Discernment_promoI have a new story out!

Subscribers to Fallen London — that is to say, Exceptional Friends — can now play Discernment. Look for Salome’s soul, meet a Salon of devils and devilesses concerned with building the very best soul collections. You may also encounter some information on the moral perspective of mushrooms.

One of the things I enjoy about writing for Fallen London is being able to riff on assorted lore, connections, and player history from other stories. Without spoilers, I am especially pleased about how that worked out in this piece.

If you’re looking to get started, seek out the Burglary of a Cartographer’s Estate storylet.

XYZZY Award Finalists are out

The finalists for the 2014 XYZZY Awards have been announced; if you want to vote, you have until April 25th at 0:01 US-Pacific to do so. Perhaps the most obvious difference vs previous years is how many of the nominees are commercial IF; there was more of it this past year than usual, but also I think it got more attention than it has in some years. There was also a strong showing for choice-based IF, featuring Twine, inkle, ChoiceScript, and Versu games.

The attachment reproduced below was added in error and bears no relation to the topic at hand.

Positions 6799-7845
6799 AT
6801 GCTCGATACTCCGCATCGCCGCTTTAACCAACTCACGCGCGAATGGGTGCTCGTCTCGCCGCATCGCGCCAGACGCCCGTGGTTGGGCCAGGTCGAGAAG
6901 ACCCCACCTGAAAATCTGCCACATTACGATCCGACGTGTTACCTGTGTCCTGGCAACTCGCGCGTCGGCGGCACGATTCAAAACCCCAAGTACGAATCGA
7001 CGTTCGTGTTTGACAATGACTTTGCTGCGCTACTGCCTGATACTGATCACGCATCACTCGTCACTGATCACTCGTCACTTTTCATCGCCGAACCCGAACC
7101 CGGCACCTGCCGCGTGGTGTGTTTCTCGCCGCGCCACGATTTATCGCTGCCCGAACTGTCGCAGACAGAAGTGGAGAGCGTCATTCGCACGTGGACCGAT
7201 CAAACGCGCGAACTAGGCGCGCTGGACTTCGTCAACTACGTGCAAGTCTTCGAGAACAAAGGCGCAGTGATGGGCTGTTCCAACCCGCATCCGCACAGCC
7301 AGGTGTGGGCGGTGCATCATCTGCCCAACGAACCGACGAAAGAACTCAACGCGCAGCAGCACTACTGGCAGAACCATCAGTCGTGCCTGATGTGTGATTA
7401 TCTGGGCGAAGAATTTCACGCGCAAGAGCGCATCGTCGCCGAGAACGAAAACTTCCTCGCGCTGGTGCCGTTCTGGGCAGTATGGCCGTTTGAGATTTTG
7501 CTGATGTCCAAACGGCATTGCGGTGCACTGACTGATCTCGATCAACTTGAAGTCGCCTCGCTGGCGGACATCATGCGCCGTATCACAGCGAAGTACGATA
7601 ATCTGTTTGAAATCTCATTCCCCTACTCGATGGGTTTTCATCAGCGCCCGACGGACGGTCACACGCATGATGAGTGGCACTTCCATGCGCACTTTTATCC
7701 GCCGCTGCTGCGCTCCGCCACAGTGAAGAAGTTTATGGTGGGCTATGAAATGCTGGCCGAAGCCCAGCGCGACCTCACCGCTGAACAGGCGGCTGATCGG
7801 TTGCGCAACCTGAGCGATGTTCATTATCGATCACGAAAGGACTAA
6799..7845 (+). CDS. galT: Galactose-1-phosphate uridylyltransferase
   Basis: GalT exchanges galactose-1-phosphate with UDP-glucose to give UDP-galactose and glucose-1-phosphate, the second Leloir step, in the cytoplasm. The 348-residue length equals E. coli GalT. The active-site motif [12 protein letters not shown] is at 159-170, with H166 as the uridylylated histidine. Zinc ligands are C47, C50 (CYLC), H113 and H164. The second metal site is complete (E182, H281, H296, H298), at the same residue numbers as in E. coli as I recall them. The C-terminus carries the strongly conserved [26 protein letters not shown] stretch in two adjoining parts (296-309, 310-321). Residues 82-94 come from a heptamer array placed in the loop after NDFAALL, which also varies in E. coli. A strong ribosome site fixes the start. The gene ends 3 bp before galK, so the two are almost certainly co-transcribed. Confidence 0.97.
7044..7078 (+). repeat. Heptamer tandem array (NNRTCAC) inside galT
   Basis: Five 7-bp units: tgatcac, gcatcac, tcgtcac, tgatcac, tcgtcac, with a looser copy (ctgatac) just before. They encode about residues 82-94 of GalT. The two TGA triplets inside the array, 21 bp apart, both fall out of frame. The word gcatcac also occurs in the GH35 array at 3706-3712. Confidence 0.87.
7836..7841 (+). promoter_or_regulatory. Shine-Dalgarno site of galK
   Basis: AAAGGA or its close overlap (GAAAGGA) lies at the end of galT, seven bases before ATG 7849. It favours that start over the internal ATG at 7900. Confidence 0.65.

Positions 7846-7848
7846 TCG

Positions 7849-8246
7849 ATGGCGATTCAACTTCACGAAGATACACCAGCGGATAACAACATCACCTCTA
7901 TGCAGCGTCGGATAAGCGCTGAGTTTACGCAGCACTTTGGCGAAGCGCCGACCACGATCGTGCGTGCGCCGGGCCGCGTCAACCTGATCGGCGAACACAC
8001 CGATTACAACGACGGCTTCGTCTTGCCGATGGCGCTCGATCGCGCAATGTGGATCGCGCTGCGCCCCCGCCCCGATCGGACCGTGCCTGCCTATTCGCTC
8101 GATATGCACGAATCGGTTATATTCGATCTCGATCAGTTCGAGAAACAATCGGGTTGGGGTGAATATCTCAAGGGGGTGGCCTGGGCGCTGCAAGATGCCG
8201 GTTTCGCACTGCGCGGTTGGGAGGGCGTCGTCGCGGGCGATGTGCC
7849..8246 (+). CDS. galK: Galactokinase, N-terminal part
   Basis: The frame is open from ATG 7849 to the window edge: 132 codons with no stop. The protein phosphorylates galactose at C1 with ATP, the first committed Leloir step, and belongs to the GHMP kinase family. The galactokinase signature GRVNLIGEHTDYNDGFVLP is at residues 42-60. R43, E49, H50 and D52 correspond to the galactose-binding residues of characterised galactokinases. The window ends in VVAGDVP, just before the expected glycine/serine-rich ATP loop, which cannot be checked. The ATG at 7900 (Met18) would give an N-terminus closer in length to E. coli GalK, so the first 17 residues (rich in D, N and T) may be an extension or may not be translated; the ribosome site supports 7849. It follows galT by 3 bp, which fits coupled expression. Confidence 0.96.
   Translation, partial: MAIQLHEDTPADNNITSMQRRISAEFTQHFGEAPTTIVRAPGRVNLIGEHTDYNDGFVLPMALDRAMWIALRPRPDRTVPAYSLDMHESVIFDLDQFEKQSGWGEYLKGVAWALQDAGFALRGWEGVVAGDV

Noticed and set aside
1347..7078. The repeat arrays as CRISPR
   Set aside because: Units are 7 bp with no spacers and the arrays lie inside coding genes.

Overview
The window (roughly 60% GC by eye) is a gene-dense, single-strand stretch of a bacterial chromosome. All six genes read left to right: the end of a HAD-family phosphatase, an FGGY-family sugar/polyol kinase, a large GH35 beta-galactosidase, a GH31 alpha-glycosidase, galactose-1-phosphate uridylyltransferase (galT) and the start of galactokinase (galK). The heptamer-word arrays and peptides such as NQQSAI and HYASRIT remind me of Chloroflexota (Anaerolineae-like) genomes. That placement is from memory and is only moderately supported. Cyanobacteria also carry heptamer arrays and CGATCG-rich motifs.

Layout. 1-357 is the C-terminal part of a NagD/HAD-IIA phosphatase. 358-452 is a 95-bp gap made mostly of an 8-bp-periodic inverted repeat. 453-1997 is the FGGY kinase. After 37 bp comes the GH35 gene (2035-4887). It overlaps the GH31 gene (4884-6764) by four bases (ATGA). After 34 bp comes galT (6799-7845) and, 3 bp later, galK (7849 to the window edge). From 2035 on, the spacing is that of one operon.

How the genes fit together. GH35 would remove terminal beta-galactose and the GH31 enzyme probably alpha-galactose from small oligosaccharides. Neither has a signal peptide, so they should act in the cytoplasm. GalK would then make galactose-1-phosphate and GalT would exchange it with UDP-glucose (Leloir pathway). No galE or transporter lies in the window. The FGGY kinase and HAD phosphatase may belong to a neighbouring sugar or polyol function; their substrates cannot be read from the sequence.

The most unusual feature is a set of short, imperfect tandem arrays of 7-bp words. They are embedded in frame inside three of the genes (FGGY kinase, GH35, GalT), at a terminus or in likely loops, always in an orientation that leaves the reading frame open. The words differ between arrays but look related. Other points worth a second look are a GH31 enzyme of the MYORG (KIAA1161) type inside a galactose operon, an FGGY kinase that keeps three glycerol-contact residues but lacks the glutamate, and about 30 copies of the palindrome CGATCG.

In a few categories there are (unusually) only two nominees. If you’re curious, this thread on intfiction talks about why that is and how the nominees are selected; also about whether the current nomination system is best or whether we might want to go to one that allowed people to nominate multiple games per category in the first round.

Spring Thing 2015, and Aspel

Spring Thing is now open, with nine new games: six in the main category, three in the “Back Garden” area for games that aren’t in competition for prizes and have somewhat looser entry requirements. There’s a mix of systems, too — Twine, Undum, Seltani, Glulx and z-machine, and Ren’Py.

My contribution is a Back Garden game called Aspel, which is a realm in the choice-based multiplayer Seltani platform. As my entry blurb says:

Aspel is an experimental interactive experience designed for multiple players, featuring asymmetric information and collective decision-making. The text you see on the screen won’t necessarily be the same as what everyone else sees, so you’ll need to communicate with your fellow players in order to experience it most fully. To make that easier, I’ll be around to participate/host at the following times: